A life coach has been arrested in Las Vegas after swindling millions of dollars in casino investors’ money. [Image: Shutterstock.com]
cheating all the way
A Las Vegas resident is facing accusations that he ran a Ponzi scheme, using the money to feed his gambling addiction. Rodney Buckle was recently arrested by Las Vegas police on numerous fraud charges.
Instead of investing people’s money in the stock market like he said, the 65-year-old instead made millions of dollars. One of the defendants in the case already pleaded guilty last year to charges of theft, conspiracy and securities fraud. Warisra Stevens was sentenced to a minimum of 19 months in prison.
Did not hold any relevant federal or state licenses
Buckley ran his business under a variety of names and claimed to be a financial advisor and life coach. He did not hold any relevant federal or state licenses. One of its online advertisements stated: “Rodd University is a membership-based social club that provides a platform for research and discussion of topics ranging from current events to the stock market.”
State investigators discovered that some people had contributed as little as $100 to the alleged Ponzi scheme, while others had spent more than $700,000. Buckle guaranteed great returns on investments. At one point, he informed investors that he would need more financing in order to generate more returns. This has led some investors to take out new credit cards, refinance their mortgages, and take out bank loans against so-called guaranteed returns.
He originally promised a 50% return on the money invested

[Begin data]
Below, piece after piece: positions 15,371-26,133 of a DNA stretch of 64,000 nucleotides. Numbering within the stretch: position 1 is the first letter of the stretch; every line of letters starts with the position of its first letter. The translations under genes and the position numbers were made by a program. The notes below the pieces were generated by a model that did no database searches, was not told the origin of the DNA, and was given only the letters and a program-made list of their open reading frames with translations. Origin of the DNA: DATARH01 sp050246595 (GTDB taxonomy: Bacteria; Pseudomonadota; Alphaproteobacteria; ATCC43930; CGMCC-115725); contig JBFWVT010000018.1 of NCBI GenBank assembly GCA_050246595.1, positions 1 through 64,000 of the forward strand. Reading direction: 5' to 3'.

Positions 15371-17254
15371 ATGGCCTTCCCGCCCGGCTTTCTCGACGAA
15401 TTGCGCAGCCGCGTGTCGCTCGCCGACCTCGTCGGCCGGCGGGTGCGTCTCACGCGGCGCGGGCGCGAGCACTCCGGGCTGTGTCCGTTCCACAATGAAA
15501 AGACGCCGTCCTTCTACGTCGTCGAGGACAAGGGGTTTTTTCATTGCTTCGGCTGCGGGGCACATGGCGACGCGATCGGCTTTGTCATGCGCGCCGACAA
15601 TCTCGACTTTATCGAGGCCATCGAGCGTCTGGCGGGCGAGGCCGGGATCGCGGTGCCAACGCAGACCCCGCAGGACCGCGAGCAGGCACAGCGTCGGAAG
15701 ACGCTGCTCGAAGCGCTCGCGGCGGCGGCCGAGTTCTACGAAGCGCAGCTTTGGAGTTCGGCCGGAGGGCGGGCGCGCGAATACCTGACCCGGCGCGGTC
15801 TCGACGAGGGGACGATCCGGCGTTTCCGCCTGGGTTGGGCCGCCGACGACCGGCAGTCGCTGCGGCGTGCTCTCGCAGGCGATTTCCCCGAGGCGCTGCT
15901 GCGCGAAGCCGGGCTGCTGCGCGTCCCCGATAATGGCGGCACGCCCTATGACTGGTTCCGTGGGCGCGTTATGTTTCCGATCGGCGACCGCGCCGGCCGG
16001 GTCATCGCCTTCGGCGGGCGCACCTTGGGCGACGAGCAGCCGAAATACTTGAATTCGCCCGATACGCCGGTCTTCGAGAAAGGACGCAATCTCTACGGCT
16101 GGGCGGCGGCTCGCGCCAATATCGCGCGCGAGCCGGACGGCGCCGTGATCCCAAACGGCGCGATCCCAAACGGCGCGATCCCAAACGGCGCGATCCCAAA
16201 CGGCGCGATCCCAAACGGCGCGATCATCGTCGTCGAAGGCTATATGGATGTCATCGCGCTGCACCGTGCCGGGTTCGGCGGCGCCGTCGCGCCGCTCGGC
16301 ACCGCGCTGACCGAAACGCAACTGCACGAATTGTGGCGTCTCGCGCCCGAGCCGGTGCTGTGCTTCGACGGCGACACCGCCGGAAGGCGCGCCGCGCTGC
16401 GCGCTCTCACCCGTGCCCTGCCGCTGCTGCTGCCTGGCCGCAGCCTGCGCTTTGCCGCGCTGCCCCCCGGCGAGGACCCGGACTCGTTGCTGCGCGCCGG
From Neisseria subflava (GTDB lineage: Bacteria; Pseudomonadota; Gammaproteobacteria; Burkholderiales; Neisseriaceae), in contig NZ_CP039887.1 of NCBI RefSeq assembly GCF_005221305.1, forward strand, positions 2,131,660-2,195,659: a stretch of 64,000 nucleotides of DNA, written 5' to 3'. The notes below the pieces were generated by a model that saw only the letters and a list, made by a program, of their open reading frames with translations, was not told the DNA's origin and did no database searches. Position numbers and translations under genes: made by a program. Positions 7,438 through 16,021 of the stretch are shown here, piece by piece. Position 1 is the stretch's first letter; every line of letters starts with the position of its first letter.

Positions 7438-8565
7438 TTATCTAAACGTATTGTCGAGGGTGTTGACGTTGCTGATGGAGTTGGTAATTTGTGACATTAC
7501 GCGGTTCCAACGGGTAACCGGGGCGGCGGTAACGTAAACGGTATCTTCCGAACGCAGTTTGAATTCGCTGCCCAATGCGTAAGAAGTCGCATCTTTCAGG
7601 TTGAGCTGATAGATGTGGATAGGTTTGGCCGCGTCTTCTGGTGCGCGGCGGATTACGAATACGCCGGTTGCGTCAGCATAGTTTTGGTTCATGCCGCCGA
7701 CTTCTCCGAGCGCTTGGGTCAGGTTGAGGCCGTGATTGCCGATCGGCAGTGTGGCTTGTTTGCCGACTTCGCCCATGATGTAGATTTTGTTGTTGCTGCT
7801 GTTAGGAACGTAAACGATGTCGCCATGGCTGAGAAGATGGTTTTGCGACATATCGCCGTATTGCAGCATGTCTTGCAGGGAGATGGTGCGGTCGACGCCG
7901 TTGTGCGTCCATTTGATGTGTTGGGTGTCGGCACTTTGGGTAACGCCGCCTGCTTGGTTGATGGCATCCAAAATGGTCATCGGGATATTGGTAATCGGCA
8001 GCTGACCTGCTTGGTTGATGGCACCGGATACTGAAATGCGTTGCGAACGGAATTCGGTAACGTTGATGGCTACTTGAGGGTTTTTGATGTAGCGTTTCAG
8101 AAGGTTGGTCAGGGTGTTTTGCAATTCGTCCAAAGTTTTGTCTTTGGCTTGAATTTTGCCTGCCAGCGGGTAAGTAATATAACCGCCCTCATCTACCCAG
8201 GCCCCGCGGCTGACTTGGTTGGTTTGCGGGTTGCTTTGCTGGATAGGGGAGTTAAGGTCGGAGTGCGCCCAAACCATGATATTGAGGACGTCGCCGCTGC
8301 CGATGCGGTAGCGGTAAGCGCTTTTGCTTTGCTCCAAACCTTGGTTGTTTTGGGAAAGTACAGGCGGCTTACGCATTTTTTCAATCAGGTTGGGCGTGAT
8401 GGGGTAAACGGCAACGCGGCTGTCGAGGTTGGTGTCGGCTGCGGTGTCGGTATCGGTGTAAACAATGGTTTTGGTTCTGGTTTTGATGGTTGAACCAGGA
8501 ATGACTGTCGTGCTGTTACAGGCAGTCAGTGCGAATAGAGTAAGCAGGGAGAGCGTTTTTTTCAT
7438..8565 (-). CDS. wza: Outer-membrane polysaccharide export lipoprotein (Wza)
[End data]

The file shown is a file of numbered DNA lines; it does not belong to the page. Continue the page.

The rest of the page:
the Scheme investigation It began in the wake of a complaint to Nevada state authorities from a couple who never received their supposedly guaranteed return on investment. Buckle had originally promised a 50% return on the money invested in 2015. The couple tried to get some of their investments back in 2017 to pay the bills, including those related to a cancer diagnosis. They have contributed tens of thousands of dollars.
The couple eventually discovered that Buckle had an SEC ruling against him since 1999, which resulted in him having to pay $3 million in compensation to investors who had been misled.
Gambling addiction financing
The co-defendant with Buckley in the case was his girlfriend. Speaking to investigators, she explained that Buckle would withdraw approximately $25,000 per week for gambling and personal use. Buckle funded his girlfriend’s lifestyle and she claimed the entire business was just a Ponzi scheme. It was Stephens who revealed that Buckley was addicted to gambling and could bet between $5,000 and $20,000 a day.
Through further investigation, it was found that Buckle had placed sports bets totaling $2.4 million at the Westgate Hotel and Casino before he was banned, losing $76,000. He also placed $440,000 in bets at South Point Casino, resulting in $434,000 in losses.
Authorities initially issued an arrest warrant for Buckle and his girlfriend in December 2019. It is not clear why it took so long for Buckle to be arrested and it appears he has already surrendered. He is currently being held without bail, pending a court date in January.